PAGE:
I found the pieces about those saddled with evacuees the most interesting.  Panter-Downes uses a number of stories to address the tensions these situations created and the way lives and households were upset by the addition of outsiders.  “In Clover” is probably the most intriguing, looking at how a young upper-middle class wife’s innocent ignorance is upset by the arrival of a slovenly evacuee and her three children:

Little Mrs Fletcher…had two babies of her own and a husband in the Guards, but her notions about all three were pretty innocent.  On the afternoon her nurse went out, the harsher facts of infant life were concealed from her by the nursery maid, who let her have fun pretending to fool around with two little dears who were always perfectly dry, perfectly sweet-smelling, and done up in frilly organdie tied with ribbons.

By the time the story ends, Mrs Fletcher is no longer quite so unaware of the harsher facts her household had spent years trying to shield her from.

But the story that touched me the most, the one that upset me and actually brought angry tears to my eyes, was “It’s the Reaction” from July 1943.  It is a glimpse into the life of Miss Birch, a lonely ministry employee in London who longs for the friendly camaraderie that had existed between her and her neighbours during the Blitz, when they spent night after night together huddled in their apartment building’s shelter.  Now, they barely even acknowledge one another in the hallways.  Determined not to give up so easily, Miss Birch makes a cheerful and determined attempt to rekindle one of those Blitz-era friendships.  Her effort falls horribly flat and it is heart-breaking.

I found Panter-Downes’ willingness to address such a wide range of reactions to the changes brought on by the war – from earnest enthusiasm to petty but sympathetically-portrayed selfishness – most appealing and, sadly, surprising.  My expectations have been so lowered by other WWII-era books and diaries brimming with patriotic zeal, whose characters or authors would never dare to express any skepticism about the necessity of the discomfort and upheaval the war brought into their lives, that I no longer expect to find anything else.  I am not doubting that there were people – millions! – who exemplified the much-praised wartime spirit but I find it irritating when that kind of sustained optimism and enthusiastic collectivism is treated as the only way to have felt, or, worse yet, the only correct way to have felt.  It is the ability to capture and describe the range of emotions beyong that and to do so without implying any judgment that gives this book so much appeal today, sixty- and seventy-odd years after the stories were written.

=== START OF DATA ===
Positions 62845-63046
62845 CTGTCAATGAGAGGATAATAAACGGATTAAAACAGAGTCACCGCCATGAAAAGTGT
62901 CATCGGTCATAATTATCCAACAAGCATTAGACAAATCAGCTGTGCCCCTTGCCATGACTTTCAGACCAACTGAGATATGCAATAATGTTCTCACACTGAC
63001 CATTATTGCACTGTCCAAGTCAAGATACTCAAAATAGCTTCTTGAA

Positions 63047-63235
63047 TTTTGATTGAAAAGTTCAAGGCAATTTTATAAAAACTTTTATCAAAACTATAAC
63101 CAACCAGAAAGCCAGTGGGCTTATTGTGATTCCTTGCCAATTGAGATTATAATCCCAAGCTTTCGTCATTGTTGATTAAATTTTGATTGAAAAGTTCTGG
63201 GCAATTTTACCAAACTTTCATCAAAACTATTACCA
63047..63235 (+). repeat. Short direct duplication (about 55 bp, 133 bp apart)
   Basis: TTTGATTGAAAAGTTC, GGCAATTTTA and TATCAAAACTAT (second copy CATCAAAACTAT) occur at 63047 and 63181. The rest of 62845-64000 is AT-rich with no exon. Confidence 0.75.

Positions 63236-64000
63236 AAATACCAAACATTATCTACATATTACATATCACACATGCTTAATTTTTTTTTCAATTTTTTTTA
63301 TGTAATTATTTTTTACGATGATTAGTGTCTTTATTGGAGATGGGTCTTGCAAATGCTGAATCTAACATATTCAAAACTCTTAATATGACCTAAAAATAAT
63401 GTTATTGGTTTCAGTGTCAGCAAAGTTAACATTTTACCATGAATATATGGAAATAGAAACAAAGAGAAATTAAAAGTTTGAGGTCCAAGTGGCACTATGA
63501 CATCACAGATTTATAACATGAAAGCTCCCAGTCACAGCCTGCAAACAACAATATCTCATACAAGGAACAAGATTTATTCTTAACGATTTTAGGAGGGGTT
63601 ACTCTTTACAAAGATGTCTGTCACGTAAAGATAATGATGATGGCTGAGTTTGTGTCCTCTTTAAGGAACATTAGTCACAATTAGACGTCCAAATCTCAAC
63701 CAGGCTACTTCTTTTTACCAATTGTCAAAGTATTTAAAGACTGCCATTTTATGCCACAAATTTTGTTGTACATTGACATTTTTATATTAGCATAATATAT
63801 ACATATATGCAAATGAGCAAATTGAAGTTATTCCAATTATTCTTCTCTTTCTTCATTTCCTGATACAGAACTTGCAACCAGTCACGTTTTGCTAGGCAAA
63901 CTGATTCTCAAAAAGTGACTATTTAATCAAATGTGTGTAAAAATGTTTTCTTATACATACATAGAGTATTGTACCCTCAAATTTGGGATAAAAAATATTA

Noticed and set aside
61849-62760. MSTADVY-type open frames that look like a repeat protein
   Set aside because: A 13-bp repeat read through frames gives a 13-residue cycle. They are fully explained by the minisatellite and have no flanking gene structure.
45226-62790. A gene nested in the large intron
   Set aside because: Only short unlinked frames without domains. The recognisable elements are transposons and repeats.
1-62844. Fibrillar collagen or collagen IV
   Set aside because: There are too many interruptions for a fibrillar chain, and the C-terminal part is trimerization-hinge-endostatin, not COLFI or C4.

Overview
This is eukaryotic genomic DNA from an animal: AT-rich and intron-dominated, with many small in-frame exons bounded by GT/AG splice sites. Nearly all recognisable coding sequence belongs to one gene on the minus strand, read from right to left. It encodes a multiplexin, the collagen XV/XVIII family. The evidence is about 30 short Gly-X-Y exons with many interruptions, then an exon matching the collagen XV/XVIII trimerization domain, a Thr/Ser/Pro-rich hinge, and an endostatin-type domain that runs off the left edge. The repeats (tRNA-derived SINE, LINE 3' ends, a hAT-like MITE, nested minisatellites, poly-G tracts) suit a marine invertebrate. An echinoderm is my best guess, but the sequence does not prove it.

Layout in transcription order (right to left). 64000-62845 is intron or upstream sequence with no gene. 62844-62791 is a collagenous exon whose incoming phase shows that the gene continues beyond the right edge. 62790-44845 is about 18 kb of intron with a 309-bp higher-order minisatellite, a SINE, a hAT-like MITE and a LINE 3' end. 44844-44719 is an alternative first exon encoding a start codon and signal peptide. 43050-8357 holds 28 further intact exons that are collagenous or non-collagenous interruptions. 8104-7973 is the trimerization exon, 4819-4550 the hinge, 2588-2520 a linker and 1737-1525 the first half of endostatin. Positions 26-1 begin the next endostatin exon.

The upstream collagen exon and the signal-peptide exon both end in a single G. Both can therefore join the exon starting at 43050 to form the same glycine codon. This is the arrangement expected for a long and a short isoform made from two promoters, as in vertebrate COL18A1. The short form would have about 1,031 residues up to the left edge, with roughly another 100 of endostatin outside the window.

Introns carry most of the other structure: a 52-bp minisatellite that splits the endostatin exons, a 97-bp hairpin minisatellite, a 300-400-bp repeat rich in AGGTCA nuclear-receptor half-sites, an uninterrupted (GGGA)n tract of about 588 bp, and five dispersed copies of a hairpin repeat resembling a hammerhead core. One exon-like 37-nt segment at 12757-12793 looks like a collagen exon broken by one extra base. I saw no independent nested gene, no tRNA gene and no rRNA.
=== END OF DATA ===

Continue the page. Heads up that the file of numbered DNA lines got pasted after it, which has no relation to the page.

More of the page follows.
The twenty-one stories in this collection are all quite short – most are only around ten pages long – so should theoretically be perfect for those looking for something to dip in and out of.  I say theoretically because I did not dip: I plunged.  Once I started reading, I did not let this book out of my hands.   I now count it as one of my favourite Persephone books and I cannot wait to read Minnie’s Room, a collection of Panter-Downes’ peacetime stories.

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My Persephone Biannually arrived on Friday.  Now, I know I’m not the only one who rejoices when they spot that envelope amidst the rest of the mail but there is something particularly cheering about it arriving on a Friday when you know you have the entire weekend to savour it.

Persephone Books has been much on my mind these past few weeks, as one friend after the other has posted his or her tribute in honour of the release of their 100th book.  I only discovered Persephone a few years ago, in late 2009 when I discovered book blogs.  My quest to learn more about Persephone lead me from one book blog to another, inspiring in me a desire not just to track down certain titles but also to start The Captive Reader.  It is only suiting that I picked my first two Persephone books up from the library the week I started blogging in January 2010.  Since then, I’ve read about two dozen Persephone titles (and accumulated many more) and, while I may greet some with more enthusiasm than others, there is always something about each book that sticks with me.  So far, my favourites are: